"What do you mean Mr. Right could be sitting beneath this ad?"
Once upon a time, there were five smelly boys who played some long songs and did some gigs. They were really smelly. Sometimes they smelled so bad, they were forcibly removed from moving vehicles. This is their story. It smells...
Gig number three with extreme progressive metal outfit Carpathia had been in the book for quite a while. This chapter of the tale begins on the searingly hot day prior to the gig, whereupon your humble narrator was lucky enough to stumble out of his Dartford office at the same time as a colleague who just happened to be driving to Boringwood. Huzzah. Perhaps the only time I have ever been relieved to be getting in a car and heading around the M25 to a Watford postcode. This act of kindness landed me in proximity of the rest of the band well within time for our pre-gig rehearsal.
Tom "it's a bit like one of those magazines where you get to build your own remote control car, or cybernetic pleasure slave..." Atherton was nearly home and very kindly let me into his humble abode (once I'd removed the remnants of Cornetto from my beard) while he went off to teach a youngster how to beat the skins
[ALERT! ALERT! Smut Detector! Drums. Hit the drums. He went off to teach a youngster how to hit the drums. That's better ].
Once the rest of the band arrived, we set off in the Athers-mobile to the rehearsal studio, where we found Tom "my farts have got a direct line out of my pants" Sullivan already messing about with guitar sounds.
I haven't got any pictures of the gig, so here's a photo of King Crimson.
Looking as if somebody just farted.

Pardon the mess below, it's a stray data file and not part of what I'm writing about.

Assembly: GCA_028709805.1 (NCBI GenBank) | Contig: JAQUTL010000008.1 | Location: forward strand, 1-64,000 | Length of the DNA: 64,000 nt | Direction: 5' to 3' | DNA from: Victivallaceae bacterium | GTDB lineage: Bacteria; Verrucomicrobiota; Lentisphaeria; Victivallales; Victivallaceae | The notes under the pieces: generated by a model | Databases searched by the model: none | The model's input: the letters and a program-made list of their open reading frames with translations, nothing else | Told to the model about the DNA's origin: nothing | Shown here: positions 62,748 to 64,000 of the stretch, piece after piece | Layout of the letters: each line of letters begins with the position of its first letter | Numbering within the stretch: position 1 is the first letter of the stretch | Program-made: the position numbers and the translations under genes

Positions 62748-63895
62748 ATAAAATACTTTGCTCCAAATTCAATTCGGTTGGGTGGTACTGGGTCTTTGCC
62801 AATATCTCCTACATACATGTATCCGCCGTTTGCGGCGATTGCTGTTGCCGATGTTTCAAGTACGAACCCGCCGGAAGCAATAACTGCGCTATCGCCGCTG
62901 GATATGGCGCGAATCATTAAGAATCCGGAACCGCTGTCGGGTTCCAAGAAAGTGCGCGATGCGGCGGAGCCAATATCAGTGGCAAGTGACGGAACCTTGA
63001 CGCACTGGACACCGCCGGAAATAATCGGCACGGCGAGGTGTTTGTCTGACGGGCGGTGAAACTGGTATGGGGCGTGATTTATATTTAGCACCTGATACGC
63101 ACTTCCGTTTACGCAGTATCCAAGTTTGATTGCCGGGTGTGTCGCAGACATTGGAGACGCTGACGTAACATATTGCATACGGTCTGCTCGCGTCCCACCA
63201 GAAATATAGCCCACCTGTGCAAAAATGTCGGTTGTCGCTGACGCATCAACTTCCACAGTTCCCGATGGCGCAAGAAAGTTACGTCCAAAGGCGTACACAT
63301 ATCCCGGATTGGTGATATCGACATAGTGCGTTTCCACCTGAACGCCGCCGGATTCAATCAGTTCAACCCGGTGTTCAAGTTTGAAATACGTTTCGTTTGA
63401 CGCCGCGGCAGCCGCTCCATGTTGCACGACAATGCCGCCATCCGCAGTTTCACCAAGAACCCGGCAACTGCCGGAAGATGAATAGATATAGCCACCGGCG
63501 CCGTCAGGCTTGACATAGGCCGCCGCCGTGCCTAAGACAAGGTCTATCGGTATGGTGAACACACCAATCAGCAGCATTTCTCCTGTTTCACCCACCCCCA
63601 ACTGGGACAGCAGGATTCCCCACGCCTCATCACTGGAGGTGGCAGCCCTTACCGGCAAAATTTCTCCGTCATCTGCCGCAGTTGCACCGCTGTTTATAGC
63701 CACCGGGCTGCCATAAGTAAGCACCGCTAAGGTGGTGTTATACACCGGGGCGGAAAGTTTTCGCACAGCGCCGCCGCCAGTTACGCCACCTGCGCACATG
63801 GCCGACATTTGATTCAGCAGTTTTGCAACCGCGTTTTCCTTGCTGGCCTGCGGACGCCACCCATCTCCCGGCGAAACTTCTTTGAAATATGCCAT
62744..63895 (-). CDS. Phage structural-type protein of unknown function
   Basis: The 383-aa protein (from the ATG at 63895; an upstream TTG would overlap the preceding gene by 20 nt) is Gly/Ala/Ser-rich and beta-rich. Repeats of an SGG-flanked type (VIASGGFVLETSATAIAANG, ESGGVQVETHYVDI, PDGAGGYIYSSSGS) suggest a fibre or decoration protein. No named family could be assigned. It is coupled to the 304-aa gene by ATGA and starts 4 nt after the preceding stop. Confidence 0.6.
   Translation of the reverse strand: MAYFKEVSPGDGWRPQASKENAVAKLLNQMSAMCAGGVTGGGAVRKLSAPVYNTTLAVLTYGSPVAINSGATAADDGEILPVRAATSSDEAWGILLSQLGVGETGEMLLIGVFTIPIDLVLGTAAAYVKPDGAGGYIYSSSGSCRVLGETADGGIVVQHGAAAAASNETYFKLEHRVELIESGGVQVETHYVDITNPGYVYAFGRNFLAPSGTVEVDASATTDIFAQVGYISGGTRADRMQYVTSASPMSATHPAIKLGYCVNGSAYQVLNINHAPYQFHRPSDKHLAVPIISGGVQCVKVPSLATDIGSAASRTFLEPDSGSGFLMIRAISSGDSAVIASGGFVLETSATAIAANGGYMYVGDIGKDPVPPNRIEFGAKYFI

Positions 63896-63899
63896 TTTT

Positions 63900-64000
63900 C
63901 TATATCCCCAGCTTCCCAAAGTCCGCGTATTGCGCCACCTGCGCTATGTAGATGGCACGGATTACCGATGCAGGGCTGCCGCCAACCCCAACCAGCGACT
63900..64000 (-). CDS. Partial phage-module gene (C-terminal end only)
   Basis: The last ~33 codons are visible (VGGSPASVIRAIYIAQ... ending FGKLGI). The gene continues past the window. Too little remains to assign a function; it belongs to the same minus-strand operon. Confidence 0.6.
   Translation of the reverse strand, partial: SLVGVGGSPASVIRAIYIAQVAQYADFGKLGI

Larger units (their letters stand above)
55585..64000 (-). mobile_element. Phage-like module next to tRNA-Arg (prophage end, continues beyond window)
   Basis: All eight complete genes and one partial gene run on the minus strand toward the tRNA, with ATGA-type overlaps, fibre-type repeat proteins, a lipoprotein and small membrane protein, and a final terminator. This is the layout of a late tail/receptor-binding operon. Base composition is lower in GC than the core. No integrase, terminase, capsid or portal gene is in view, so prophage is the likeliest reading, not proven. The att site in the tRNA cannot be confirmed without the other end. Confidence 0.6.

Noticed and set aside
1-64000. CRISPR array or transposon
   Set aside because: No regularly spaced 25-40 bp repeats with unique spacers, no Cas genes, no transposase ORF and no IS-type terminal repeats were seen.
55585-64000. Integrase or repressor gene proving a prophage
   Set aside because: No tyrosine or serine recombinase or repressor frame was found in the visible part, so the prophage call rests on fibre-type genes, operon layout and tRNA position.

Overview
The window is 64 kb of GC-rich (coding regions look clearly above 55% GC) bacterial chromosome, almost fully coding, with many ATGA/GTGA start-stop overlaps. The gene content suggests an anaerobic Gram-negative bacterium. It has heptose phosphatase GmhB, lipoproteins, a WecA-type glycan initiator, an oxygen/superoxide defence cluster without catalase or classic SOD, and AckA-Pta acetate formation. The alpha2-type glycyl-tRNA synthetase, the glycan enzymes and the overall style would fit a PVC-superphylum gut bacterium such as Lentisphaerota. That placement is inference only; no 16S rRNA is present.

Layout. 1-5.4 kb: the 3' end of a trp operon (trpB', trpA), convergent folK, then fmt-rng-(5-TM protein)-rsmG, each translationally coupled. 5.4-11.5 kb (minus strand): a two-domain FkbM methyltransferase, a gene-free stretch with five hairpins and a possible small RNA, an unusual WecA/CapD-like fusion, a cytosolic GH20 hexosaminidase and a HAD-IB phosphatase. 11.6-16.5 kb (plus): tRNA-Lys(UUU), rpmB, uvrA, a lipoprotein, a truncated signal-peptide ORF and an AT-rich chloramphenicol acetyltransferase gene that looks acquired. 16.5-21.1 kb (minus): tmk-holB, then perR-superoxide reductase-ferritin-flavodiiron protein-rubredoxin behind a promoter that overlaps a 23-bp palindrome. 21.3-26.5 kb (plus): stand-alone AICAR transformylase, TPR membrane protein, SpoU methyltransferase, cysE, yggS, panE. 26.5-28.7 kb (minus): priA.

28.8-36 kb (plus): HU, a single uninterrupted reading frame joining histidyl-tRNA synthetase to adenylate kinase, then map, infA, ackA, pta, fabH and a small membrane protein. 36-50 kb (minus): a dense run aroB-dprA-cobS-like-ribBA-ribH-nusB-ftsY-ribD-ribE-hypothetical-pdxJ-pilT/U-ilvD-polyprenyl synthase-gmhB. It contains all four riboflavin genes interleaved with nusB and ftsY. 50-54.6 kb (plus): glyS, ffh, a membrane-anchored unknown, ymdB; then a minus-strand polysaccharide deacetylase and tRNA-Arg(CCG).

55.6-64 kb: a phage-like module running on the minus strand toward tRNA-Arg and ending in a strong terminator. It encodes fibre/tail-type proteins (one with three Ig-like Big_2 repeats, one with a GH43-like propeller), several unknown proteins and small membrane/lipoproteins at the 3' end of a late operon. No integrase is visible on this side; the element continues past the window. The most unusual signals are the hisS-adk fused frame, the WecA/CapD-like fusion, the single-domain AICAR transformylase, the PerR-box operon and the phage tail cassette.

I wasn't feeling particularly rock and / or roll, having done a full day at work and not really eaten anything, so I was glad when the rehearsal went reasonably well and was over relatively quickly, giving Pete "titties of love to you too, sirrah" Mannion and I plenty of time to get back to the station before the last train. There began the adventure - Sully dropped us off, only for us to quickly discover that the station was shut! The reason given was a power outage in the area. Curious, given that the high speed train had just gone past. Ever the man of action, Pete got straight on the dog to Sully and in no time at all we were dropped off at Stanmore tube. I got back to London Bridge in the nick of time to get home for some kip before getting up for work again the next morning. It's a hard life.
I couldn't get out of work for the Friday morning due to some poor scheduling on my part, although my afternoon was clear. As such I found myself at the venue before anyone else, even the staff, had arrived. I took this as a sign from Dog that I needed a pint, so off I went to the Aces & Eights bar across the street (after deciding that the Boston Arms itself was a bit raucous for me at 5 o'clock on a Friday afternoon). When I walked in, I suddenly realised that this was the very establishment in which Tom & Tom had asked me to join the band, some fifteen months previously. Another sign from Dog!
One pint of the black stuff later, the 'phone rang. The Toms had arrived and the load-in was beginning. As I picked up the first bit of gear I saw Paul "a pair of yellow EYEEEEEES!" Nazarkardeh walking towards us with his Phyrexia band-mate-cum-promoter Elliot in tow. I believe the organisation and promotion of this gig had been a joint production between Elliot and the very lovely Jesel, who had put us on at the Hatfield Forum in March. Paul and Athers would be playing in two consecutive bands on this occasion, which has the added benefit of making changeovers between the two a bit quicker. Paul was a bit worried about whether he'd have enough energy to cope with playing two sets, but as a fellow who frequently plays near 2-hour shows with Hi-On Maiden, I respectfully told him to man up (although I suspect he works a lot harder than I do on stage!).